Of course, I had never seen Lauren when she had not run over 30 trail miles, so I had no concerns. But she must have looked a bit peaked because her father seemed worried. He was with a friend who started to thank me for taking care of her. Little did she know who was taking care of whom! Oddly, Lauren ate almost nothing as I wolfed another PB&J, a salt pill, an energy bar, and a few sticks that got between my mouth and my hand. A high fiber diet. (Note: when a friend’s wife overheard me telling him what I’d eaten that day, she said “he’s got an iron stomach.” My friend said “no dear, he has an iron head.”) And then, cell phones being what they are, word immediately traveled to the last two aid stations and the finish that Lauren and I were on the move, looking weak, and taking care of each other. 

Then we were back on the Quad Killer, this time going up 800 vertical feet, followed by a twisting, winding rolling climb through the brambles. Remember that climbing is what I do best, so I felt great. Lauren on the other hand started to fade and trip more often, especially after the adrenaline rush of climbing the steeper parts. So the moment forced me to ask myself whether I should go on ahead or stick with my newfound teammate. 

I am haunted by a true story, a shocking and true story, of mountaineers on Mount Everest passing by a dying climber beyond hope of recovery, leaving him to his fate while they tried for the summit. He did die, alone. The image does not leave me. So perhaps I do have an iron head, or at least a head with iron rules, and one of them is that I never, ever leave a weakened person in the woods. Period. Lauren and I were going to finish together or not at all. And besides, what could be more delightful than hours of hiking in beautiful forests with a new friend? The longer the experience lasts, the better. Emil Zapotek, a famous distance runner, once said “if you want to win something, run 100 meters. If you want to experience something, run a marathon.”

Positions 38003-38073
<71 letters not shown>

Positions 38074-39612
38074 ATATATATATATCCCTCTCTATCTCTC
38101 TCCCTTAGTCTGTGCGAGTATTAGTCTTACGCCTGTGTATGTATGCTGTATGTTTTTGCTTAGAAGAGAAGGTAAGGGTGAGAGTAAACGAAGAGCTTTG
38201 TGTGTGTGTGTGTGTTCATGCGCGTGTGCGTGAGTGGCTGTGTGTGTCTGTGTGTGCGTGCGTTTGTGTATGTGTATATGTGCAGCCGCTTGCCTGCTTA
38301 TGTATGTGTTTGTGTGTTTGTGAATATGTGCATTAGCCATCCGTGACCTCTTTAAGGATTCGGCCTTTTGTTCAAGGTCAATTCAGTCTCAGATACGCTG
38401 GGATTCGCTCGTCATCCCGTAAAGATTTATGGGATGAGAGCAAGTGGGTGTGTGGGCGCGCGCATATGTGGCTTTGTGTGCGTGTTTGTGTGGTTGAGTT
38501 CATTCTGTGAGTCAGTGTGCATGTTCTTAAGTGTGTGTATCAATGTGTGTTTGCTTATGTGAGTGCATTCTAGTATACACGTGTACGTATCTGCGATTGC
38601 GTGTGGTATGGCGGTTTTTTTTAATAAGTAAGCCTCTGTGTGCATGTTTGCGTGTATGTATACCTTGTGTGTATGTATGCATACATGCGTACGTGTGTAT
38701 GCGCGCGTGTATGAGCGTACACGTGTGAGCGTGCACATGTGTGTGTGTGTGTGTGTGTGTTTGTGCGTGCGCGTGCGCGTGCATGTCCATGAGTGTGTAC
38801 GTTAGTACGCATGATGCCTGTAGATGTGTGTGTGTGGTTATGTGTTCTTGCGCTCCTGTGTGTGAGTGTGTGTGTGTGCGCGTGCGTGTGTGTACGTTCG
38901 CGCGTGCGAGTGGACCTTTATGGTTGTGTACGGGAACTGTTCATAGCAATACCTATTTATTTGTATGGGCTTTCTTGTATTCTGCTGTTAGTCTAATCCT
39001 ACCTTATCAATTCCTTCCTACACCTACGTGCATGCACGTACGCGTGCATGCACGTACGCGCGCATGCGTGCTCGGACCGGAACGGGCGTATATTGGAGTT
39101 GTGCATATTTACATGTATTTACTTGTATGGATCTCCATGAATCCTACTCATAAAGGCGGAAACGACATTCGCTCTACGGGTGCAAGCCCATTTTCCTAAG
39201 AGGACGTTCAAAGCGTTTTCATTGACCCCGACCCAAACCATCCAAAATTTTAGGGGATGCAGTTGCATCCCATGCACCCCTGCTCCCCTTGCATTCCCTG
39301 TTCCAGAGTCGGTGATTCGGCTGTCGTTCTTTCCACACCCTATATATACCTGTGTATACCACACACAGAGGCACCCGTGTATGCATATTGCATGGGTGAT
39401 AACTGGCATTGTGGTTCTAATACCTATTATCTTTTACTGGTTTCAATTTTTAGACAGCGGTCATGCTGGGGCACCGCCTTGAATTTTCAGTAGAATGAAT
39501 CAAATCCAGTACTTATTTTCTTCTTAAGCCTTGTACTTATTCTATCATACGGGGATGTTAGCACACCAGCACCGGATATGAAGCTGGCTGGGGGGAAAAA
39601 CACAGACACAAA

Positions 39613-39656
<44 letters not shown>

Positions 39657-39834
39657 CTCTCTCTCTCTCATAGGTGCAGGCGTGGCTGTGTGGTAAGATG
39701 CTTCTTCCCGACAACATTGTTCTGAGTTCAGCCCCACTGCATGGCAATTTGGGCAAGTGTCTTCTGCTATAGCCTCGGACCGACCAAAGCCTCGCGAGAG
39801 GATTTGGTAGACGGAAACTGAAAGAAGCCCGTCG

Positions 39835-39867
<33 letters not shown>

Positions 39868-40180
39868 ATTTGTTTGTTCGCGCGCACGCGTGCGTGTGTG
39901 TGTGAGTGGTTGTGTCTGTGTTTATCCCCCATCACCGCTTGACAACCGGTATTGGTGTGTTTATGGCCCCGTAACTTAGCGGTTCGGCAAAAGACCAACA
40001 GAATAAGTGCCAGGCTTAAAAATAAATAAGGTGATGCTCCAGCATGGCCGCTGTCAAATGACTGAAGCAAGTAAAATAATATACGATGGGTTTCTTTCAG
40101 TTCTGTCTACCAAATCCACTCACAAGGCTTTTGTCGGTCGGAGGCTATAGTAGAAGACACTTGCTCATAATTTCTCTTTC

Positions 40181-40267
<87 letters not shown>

Anyway, the problem was simple. Lauren hadn’t eaten enough, and the humid day had drained her body of salts. Lack of salts and water makes your nervous system malfunction because it’s the salt that allows electrical charges to span the synapses efficiently. When your nerves don’t fire quite right, you feel tired. The deficit gradually saps your coordination, your attention. Muscles cramp as the nerves fire irregularly. You stumble, and things go downhill from there. Few people ever perspire enough for this to be a problem with our salt-rich western diets, but Lauren and I were aggressive runners on a humid day on mountain trails. And while I’d pickled myself nicely with all that salt and a bellyful of PB&J, Lauren was depleted. It was hard to watch her struggle, her will fighting the mountain, her body caught between them. 

We talked about this a lot, about balancing our diets (I a veggie, she a vegan) and about the endurance that she studies. Does endurance require suffering? How do perseverance and endurance differ? How do the physical endurance of sports and the softer endurance of giving compassionate care to the chronically ill differ? Does neuroscience or art have a better chance of deepening our understanding of endurance? How will they inform each other? 

People should spend more time with working artists. The world would be a better and deeper place.